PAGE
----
Eminent Domain: Contemporary Photography and the City

Exhibition at the New York Public Library through August 29.

So my last few posts, collectively, were starting to look a bit Comic-Con-esque. That might be kind of inevitable, given summer fare, and it’s not there’s like there’s anything wrong with that, per se, but … there’s more to life. I felt like writing about something that didn’t involve superheros or aliens and whatnot, so at lunchtime I walked down to the public library to check out this exhibit, which has been stuck on my well-intentioned meaning-to-go list for a while.

And as is often the case with stuff on that list, I enjoyed it tremendously once I actually got around to going. The title (alluding to the contentious issue of the government seizing private property for public use or, even more controversially, for private development) is misleading because the exhibit isn’t overtly political and certainly doesn’t deal with that subject directly. The point of the name is to get at the ways in which public and private spaces overlap in urban areas, and though that theme shows up in the exhibit in some artists’ work more than others’, I see where the curators were going with the idea, and it’s interesting.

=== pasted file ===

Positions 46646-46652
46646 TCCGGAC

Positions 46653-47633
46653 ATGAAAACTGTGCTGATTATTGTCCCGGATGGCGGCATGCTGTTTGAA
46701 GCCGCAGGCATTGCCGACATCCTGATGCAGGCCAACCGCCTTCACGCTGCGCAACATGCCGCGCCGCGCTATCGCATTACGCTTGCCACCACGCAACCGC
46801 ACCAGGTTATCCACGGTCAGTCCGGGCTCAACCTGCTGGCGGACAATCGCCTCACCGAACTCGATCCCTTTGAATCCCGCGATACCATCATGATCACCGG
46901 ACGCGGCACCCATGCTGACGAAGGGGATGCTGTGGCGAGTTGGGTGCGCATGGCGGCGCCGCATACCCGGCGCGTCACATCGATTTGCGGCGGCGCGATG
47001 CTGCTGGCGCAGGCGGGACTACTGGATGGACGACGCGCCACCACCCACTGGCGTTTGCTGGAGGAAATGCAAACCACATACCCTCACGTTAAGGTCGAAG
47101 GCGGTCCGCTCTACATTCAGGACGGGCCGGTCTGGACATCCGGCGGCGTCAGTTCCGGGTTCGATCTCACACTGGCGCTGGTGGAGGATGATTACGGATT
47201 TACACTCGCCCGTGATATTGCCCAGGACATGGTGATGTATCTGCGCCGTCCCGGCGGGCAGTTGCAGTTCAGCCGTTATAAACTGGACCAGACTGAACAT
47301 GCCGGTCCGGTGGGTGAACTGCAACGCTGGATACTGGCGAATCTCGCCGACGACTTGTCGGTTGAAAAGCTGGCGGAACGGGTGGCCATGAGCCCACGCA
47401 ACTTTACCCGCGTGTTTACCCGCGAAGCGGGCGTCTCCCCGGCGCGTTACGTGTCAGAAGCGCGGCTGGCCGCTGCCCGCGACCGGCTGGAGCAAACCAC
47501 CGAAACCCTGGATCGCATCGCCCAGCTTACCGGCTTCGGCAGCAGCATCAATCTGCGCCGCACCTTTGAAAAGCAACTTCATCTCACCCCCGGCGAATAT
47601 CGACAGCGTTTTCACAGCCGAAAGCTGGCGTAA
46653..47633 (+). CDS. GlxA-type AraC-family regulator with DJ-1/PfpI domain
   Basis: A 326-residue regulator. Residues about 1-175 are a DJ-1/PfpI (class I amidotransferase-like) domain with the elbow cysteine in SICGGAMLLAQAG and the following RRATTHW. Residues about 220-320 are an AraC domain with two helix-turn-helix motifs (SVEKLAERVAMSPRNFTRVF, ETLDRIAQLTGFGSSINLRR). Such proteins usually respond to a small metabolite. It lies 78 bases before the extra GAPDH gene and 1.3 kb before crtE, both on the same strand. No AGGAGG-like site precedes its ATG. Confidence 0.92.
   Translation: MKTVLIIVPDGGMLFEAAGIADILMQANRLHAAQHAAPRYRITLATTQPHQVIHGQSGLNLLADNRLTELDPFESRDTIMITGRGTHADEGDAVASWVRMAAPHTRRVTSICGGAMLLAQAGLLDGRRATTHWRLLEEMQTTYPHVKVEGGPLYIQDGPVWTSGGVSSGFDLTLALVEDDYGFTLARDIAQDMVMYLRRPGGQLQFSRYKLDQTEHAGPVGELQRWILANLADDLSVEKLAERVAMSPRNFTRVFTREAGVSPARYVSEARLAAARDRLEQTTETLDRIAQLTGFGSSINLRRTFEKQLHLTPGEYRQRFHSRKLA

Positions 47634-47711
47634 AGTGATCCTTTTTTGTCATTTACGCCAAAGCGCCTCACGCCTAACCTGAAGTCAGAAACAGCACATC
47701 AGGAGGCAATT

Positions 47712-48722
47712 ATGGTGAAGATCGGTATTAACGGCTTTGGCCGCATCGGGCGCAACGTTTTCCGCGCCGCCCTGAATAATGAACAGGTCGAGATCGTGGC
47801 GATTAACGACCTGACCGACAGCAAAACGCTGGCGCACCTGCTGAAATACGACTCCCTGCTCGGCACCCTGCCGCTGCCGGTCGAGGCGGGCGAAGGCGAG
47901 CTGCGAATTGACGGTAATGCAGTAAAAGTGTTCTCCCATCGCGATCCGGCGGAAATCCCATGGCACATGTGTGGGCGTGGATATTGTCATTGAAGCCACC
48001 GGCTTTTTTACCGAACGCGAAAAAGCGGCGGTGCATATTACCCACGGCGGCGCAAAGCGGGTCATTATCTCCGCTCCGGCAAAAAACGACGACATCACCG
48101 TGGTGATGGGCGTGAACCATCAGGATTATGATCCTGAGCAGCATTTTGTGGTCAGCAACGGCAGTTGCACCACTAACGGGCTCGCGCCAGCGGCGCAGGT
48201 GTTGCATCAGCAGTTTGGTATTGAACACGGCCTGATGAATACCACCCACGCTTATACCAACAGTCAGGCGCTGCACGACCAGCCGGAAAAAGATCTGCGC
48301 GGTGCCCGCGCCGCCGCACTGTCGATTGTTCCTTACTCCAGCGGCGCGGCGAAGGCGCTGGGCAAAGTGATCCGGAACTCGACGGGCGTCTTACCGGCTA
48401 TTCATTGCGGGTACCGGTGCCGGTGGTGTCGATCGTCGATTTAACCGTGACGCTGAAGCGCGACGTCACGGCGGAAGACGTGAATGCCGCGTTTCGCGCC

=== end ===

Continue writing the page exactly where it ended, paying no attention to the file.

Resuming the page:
But I have to admit, too, that I wasn’t thinking much about eminent domain—on either a literal or a metaphoric level—as I wandered through the exhibit. The photographs that really captured me were so arresting, so aesthetically striking and evocative, that I found myself enraptured in enjoying them on that level. These were the kind of photos that don’t find beauty so much as create it, and that, I think, is rare and special.